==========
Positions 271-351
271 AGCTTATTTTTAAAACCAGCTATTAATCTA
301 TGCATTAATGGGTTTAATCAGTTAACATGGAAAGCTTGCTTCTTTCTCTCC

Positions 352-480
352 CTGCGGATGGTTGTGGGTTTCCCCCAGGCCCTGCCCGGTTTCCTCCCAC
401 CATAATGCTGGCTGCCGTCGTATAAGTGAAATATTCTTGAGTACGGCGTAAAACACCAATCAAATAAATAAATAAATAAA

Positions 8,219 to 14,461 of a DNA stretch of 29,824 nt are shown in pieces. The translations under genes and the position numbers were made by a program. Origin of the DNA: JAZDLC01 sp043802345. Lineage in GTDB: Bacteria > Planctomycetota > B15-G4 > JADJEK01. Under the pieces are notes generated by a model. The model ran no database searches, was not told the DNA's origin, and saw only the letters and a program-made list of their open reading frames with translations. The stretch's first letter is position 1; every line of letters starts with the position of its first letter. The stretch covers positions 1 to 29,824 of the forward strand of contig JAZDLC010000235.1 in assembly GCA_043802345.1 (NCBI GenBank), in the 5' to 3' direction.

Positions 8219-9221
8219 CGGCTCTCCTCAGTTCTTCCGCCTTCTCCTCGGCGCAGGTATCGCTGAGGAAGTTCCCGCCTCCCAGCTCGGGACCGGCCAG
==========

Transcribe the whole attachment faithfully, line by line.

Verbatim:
Positions 271-351
271 AGCTTATTTTTAAAACCAGCTATTAATCTA
301 TGCATTAATGGGTTTAATCAGTTAACATGGAAAGCTTGCTTCTTTCTCTCC

Positions 352-480
352 CTGCGGATGGTTGTGGGTTTCCCCCAGGCCCTGCCCGGTTTCCTCCCAC
401 CATAATGCTGGCTGCCGTCGTATAAGTGAAATATTCTTGAGTACGGCGTAAAACACCAATCAAATAAATAAATAAATAAA

Positions 8,219 to 14,461 of a DNA stretch of 29,824 nt are shown in pieces. The translations under genes and the position numbers were made by a program. Origin of the DNA: JAZDLC01 sp043802345. Lineage in GTDB: Bacteria > Planctomycetota > B15-G4 > JADJEK01. Under the pieces are notes generated by a model. The model ran no database searches, was not told the DNA's origin, and saw only the letters and a program-made list of their open reading frames with translations. The stretch's first letter is position 1; every line of letters starts with the position of its first letter. The stretch covers positions 1 to 29,824 of the forward strand of contig JAZDLC010000235.1 in assembly GCA_043802345.1 (NCBI GenBank), in the 5' to 3' direction.

Positions 8219-9221
8219 CGGCTCTCCTCAGTTCTTCCGCCTTCTCCTCGGCGCAGGTATCGCTGAGGAAGTTCCCGCCTCCCAGCTCGGGACCGGCCAG